The Canadian Charter Of Rights And Freedoms

1617 Words7 Pages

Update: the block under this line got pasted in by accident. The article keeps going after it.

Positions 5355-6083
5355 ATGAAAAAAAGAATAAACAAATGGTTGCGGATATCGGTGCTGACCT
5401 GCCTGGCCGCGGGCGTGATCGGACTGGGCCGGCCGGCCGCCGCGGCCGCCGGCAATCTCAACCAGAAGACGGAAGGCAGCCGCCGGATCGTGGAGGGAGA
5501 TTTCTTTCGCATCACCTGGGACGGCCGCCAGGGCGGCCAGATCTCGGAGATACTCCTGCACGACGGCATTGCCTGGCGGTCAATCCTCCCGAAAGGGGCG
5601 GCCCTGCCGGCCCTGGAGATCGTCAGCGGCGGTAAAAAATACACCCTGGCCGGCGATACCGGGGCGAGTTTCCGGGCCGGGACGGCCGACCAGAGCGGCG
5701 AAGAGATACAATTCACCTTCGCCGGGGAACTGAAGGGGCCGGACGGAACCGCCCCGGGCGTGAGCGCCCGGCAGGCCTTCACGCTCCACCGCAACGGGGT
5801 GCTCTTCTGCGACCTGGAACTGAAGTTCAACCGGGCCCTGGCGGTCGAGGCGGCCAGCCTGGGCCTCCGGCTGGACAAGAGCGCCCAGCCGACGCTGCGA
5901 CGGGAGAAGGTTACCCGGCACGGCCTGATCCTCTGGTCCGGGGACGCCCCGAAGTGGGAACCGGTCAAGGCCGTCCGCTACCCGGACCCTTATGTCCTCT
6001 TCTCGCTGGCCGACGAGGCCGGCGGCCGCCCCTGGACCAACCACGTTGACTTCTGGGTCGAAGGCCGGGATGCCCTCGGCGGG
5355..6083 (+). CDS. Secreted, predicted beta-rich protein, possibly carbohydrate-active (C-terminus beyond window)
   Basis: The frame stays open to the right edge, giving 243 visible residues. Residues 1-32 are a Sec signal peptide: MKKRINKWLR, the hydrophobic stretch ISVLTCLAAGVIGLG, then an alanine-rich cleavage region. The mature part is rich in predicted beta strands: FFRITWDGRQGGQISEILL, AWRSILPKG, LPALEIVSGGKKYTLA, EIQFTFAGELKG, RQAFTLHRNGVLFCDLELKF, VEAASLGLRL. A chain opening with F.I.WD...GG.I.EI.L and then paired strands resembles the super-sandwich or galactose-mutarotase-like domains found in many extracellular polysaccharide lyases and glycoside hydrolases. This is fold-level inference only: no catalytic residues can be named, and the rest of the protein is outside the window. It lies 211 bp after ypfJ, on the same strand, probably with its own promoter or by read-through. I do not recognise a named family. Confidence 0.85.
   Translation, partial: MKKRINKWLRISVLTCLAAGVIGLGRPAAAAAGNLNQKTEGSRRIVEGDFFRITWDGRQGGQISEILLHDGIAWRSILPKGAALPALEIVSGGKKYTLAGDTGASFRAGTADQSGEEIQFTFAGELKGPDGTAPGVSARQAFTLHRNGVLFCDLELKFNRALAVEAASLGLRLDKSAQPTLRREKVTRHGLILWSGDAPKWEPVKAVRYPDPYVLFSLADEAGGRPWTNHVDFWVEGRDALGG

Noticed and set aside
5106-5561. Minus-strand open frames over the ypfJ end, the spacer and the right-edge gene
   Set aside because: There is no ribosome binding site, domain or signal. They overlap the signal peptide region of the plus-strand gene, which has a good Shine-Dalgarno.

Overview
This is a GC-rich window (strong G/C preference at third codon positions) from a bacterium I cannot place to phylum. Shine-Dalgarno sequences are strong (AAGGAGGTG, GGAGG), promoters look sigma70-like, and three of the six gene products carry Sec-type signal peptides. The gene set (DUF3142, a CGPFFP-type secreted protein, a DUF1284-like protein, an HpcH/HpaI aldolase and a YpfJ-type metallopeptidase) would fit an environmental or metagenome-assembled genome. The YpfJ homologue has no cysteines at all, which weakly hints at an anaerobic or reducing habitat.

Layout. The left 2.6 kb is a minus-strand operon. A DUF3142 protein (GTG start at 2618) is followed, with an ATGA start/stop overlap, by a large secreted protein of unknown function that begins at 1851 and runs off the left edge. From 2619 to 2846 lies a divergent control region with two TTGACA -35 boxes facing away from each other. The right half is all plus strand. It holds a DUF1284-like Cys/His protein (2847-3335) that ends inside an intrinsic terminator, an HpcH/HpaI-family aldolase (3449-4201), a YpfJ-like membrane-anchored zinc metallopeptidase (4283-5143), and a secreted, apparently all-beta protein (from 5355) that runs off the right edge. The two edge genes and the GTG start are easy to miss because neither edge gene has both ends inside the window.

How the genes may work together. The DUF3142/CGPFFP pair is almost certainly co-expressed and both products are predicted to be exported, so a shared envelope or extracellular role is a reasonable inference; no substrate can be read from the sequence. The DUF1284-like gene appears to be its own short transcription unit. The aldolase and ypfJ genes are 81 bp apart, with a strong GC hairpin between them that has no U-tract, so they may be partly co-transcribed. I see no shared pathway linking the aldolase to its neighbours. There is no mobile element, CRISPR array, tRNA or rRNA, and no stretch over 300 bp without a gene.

Since its inception in 1982 the Canadian Charter of Rights and Freedoms, very much like its primary architect Pierre Trudeau, has been one of the most celebrated yet controversial elements of Canadian politics and governance. Revealing how this dynamic emerged requires a nuanced understanding of the motivation behind the Charter and the techniques it employed to succeed. The Canadian Charter of Rights and Freedoms, like the entire patriation process, was motivated by and mobilized support through, constitutionally enshrining democratic core values, multiculturalism and a sense of nationalism. However, it should not be seen as merely a symbolic gesture on the part of Britain and Canada or merely a strengthening of core values. Instead it was a fundamental reinvention of Canadian federalism that shifted power away from the provinces to the federal government and from the Parliament to the courts. This was accomplished by incentivizing provincial acceptance, developing common interests, and, as a result, formalizing a national identity where the protection and expansion of core values was encouraged as fundamental. This dynamic allowed the reinvention to, by and large, succeed. An understanding of the provisions and effects of the Charter and how it ultimately succeed as a re-invention of the Canadian Government requires knowledge of the patriation process. Before 1982, the formal power to amend the Canadian Constitution was held by the British Parliament. This was seen
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